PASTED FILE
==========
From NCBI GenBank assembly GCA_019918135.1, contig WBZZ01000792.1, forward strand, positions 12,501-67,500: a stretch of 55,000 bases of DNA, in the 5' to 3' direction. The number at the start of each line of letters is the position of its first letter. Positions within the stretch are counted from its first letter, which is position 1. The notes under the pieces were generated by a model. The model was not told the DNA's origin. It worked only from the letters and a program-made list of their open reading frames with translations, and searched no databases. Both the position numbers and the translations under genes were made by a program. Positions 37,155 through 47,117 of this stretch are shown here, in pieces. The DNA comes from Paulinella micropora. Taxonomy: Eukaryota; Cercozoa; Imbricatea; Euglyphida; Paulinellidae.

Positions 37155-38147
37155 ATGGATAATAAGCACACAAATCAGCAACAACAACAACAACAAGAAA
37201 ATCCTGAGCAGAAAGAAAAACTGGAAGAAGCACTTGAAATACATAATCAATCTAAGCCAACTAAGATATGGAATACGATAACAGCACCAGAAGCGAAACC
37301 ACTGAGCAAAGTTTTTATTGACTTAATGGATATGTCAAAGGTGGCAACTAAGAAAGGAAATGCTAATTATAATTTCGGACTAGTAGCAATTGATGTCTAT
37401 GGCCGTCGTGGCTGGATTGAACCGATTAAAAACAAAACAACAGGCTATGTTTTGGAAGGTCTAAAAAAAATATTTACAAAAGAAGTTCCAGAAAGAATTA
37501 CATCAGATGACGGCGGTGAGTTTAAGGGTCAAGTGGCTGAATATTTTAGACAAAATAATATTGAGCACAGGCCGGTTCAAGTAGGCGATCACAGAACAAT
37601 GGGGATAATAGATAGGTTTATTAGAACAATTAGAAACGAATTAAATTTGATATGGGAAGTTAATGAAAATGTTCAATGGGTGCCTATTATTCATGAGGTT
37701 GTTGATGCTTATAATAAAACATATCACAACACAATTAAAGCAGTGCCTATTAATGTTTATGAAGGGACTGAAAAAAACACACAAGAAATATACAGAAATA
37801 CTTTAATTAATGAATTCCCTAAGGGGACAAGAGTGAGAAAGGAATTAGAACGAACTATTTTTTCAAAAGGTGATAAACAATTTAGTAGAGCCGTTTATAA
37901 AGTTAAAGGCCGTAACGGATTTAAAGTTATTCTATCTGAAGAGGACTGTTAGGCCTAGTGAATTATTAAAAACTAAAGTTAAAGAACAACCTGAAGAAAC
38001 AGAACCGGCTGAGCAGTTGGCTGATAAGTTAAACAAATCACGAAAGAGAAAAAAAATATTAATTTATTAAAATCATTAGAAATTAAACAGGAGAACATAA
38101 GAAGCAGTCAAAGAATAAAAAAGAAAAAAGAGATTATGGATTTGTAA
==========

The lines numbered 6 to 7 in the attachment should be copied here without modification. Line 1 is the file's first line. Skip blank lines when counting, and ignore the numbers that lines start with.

37401 GGCCGTCGTGGCTGGATTGAACCGATTAAAAACAAAACAACAGGCTATGTTTTGGAAGGTCTAAAAAAAATATTTACAAAAGAAGTTCCAGAAAGAATTA
37501 CATCAGATGACGGCGGTGAGTTTAAGGGTCAAGTGGCTGAATATTTTAGACAAAATAATATTGAGCACAGGCCGGTTCAAGTAGGCGATCACAGAACAAT